be if our planet had continued on the natural cooling trend
that began 10,000 years ago. Scientific evidence is still debated, ..."


Nice weekend thread...

I wonder if corporate wealth is ever so foward thinking, such that , those with the capital to spend on a radical and near term transformation of the US energy economy are willing to spend it, particularly since no one can say for sure how profitiable the venture will be. Best to stick with the tried and true.

The Big Three provide a nice example. They are getting hammered with their big, but profitable wasteful truck lines (forget the modest bump of the last month or two). Have they introduced a new line of fuel efficient cars??? It's not like they have not been watching gasoline prices for the past few years. Meanwhile, the Japanese automakers (once again) are poised to do very well. (If you lived on an island with great forests, but no real resources, you'd probably be a little more keen to have fuel efficient cars too).

One last thing. Corporations in the US tend to think in terms of getting big and dominating a market to be most profitable (the closer to monopoly, the better). Once they have control over a particularly profitable market, they don't like to encourage the diversification of alternatives. Rather, they tend to spend considerable amounts of time and money squashing those alternatives. So people remain dependent upon them for their needs in that market.

Many of the scenarios in this thread seem to expect a sudden diversification of energy resources to make up for any loss of petroleum. Good luck achieving that when capital is so extremely concentrated at the moment.

If the Japanese have so much forest, and, IIRC, they import almost 100% of their oil, wouldn't you expect them to be big on cellulosic ethanol from forest products? Are they? Does anyone on this blog know? (before I go and research this myself? :)

One question I have, that I have not seen answered well elsewhere. Why is it that if the current problem, I am told, is the refining capacity and there is plenty of crude out there, the price of crude does not fall, following supply and demand. It seems that the only products that should be increasing in cost should be those produced by the refineries since that is where the supply is pinched. And if indeed the refiners have as much of all grades as they would like the, those prices should also react.

xironman ... good question ... but way outside my knowledge base

A simple answer is the the "prices" you see (in US dollars)
on the markets for different grades of oil (i.e. light sweet)
are for futures

These are not current spot market prices
Commodity traders are hedging bets on all sorts of uncertainties

The futures prices do not provide us with any sort of clear visibility picture of what is going on inside the traders' heads. Maybe they are betting on US currency strength --as valued in barrels of oil-- rather than on the oil itself. We just don't know.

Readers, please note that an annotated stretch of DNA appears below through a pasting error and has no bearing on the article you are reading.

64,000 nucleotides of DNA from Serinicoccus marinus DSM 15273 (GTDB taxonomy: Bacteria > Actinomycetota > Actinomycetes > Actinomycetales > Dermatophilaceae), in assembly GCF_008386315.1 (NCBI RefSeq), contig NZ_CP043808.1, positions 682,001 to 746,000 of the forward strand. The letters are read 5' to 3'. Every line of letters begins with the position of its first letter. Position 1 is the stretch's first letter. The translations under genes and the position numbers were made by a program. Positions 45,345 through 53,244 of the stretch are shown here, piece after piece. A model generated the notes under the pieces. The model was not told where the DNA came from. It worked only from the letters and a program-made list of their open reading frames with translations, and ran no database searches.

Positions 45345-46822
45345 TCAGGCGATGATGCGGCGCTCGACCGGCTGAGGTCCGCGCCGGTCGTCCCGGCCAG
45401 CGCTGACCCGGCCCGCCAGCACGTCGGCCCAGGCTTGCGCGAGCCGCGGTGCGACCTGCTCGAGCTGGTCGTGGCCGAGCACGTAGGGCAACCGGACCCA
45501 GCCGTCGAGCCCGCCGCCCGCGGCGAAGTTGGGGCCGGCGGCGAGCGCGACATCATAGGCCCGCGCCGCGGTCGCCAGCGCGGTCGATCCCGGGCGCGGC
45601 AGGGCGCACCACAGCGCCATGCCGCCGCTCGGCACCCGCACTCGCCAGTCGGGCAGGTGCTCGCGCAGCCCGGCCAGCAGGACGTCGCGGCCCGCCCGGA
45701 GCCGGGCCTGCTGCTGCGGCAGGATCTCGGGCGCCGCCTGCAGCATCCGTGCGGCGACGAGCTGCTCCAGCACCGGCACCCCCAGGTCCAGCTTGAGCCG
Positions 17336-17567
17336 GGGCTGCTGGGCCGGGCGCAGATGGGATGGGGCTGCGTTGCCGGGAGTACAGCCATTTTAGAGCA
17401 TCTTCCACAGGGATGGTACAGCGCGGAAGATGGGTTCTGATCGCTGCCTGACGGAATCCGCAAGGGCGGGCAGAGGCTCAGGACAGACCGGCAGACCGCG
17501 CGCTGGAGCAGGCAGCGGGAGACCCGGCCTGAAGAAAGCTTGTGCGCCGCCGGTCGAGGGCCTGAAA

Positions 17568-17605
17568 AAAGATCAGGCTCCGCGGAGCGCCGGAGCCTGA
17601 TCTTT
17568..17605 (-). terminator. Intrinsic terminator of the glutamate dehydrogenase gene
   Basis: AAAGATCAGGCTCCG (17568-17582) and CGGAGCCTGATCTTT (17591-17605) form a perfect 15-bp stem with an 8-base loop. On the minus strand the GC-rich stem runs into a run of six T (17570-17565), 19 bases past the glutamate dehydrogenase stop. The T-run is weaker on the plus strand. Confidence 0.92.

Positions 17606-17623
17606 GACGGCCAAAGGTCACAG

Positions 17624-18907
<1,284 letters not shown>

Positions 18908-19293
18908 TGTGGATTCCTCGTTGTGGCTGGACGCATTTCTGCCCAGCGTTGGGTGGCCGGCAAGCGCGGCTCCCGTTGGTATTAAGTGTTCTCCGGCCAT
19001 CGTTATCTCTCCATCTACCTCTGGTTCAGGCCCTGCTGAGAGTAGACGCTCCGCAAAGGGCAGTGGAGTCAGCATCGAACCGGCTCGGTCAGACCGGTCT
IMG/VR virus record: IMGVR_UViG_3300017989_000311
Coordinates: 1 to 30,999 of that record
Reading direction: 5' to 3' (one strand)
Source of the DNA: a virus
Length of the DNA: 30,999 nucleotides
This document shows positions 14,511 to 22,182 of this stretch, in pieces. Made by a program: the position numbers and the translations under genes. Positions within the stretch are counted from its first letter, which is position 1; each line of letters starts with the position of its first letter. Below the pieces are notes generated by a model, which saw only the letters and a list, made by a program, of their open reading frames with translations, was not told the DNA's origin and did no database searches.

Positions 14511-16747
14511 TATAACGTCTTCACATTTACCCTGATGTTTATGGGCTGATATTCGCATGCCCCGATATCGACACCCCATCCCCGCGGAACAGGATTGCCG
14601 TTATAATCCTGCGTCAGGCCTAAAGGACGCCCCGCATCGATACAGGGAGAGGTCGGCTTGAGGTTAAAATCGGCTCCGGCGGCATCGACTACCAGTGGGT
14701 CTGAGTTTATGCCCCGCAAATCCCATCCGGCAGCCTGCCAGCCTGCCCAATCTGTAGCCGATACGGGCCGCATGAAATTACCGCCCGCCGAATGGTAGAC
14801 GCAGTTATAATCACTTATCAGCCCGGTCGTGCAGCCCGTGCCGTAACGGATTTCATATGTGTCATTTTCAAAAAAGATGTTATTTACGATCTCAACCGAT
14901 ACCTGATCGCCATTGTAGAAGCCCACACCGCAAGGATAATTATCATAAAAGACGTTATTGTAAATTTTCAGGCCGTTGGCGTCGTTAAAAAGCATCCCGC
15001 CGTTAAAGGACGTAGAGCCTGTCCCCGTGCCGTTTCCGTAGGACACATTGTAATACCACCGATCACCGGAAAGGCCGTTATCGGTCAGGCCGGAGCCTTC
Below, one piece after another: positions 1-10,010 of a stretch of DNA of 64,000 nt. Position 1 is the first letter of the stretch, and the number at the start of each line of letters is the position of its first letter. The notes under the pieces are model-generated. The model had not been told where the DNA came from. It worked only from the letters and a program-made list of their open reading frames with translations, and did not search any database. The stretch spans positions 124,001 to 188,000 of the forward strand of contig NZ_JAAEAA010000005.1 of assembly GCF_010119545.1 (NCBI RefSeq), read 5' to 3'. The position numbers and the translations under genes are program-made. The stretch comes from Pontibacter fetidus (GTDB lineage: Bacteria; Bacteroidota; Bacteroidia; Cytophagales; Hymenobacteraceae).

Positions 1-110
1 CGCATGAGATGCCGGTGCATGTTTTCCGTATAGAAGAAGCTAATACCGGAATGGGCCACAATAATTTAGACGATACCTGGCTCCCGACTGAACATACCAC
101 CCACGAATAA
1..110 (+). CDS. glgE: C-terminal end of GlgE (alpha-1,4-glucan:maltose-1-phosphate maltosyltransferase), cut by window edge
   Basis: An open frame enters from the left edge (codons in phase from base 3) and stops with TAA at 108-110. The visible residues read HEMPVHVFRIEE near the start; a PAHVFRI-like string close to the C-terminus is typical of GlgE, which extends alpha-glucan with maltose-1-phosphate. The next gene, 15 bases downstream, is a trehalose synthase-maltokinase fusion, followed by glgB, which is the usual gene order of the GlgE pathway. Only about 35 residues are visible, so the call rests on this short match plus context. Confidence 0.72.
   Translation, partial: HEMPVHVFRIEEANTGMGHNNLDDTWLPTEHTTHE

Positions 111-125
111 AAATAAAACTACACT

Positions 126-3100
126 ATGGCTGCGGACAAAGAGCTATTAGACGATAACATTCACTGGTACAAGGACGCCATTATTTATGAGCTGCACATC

p.s. to Xiroman
these charts will make verything much clearer:


... just kidding of course :-)

Apologies for an off topic post. Discussed a week or so ago was re-branding Peak oi (PO)l.

Just a suggestion...World Wide Oil Depletion (WWOD).

Slightly catchy and the OD part brings to mind not a happy image...


The DOA concept has a nice ring to it
How about something like:

Dawn of the Petro Powerless Dive

it has a bunch of "mixed messages" in it

for those who see horror movies
it brings up images of Dawn of the Dead

joe sixpack understands what a powerless dive is all about

Some technologies help us see.

Some blind us.

Monday, Monday
What will it bring?
$63 and half truths?

Another interesting note
A reviewer of EndOfSuburbia says "Obviously, the message here ... hasn't resonated with the general public"

This reviewer understands "resonance"

Dawn of the Petroless Dive-Down ?

Dawn of the Petrol Plug Pull ? (DOT p3)
anything resonating?
we need sound logic injected into sound minds ...

I was about to write 'End Of Easy Oil', EO2, and then I thought:

Has anyone else noticed the spin that says:

'If we all just work harder, the Corporations will save us'


So how about End of Corporate Oil (ECO)...

meaning the end of that oil production/consumption that can be mortgaged against a guaranteed increase in the future.

It's Oil Over
we're probably going to hit $64 today

Our Consumption is $$-2-00, Double to Nothing
When we double in population, there will be nothing left

Been busy this weekend and not checked the discussion, but noted this in the news yesterday / last night...

The question to ask is why 300,000 bbl/day... that sounds like an odd number when they've been ramping up by 500K bbl/day increments of late. Perhaps its all they got. Probably not a straight line conclusion to be made there but interesting.


MENAFN - 08/08/2005

(MENAFN) OPEC increased oil production by 300,000 barrels a day in the last two weeks, to around 30.4 million barrels daily, in an attempt to cool surging oil prices, the cartel's president said, AP reported.

The president of the Organization of Petroleum Exporting Countries remarked that the market had begun returning to normal and prices have started to fall, especially after the smooth transition of power in Saudi Arabia.

Crude oil prices settled at a new high, above $62 a barrel, on Friday, rallying on concerns about refinery snags and after the release of a positive U.S. jobs report that sparked fears of inflation.

OpEd on why diesel is a bad bet for personal cars:

"Automakers are eager to sell you a diesel-powered vehicle. One of their responses to the rising price of gasoline has been to tell American motorists they can keep their large, powerful vehicles and at the same time save on fuel by buying a car or truck that burns diesel instead of gasoline. The new energy bill establishes a tax credit as large as $3,400 for diesels, matching the break allowed for hybrids."

"Diesel-fueled vehicles do afford somewhat better mileage and may not require as much maintenance as gasoline-burners. But now and for years to come, the U.S. refining industry simply cannot produce enough diesel fuel to accommodate a significant increase in the number of vehicles that burn it."


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A lightheaded petrol moment:

She never nagged him about peak oil, that's why he forgot.

Solar powered snowman on sale?

seems relevant :-)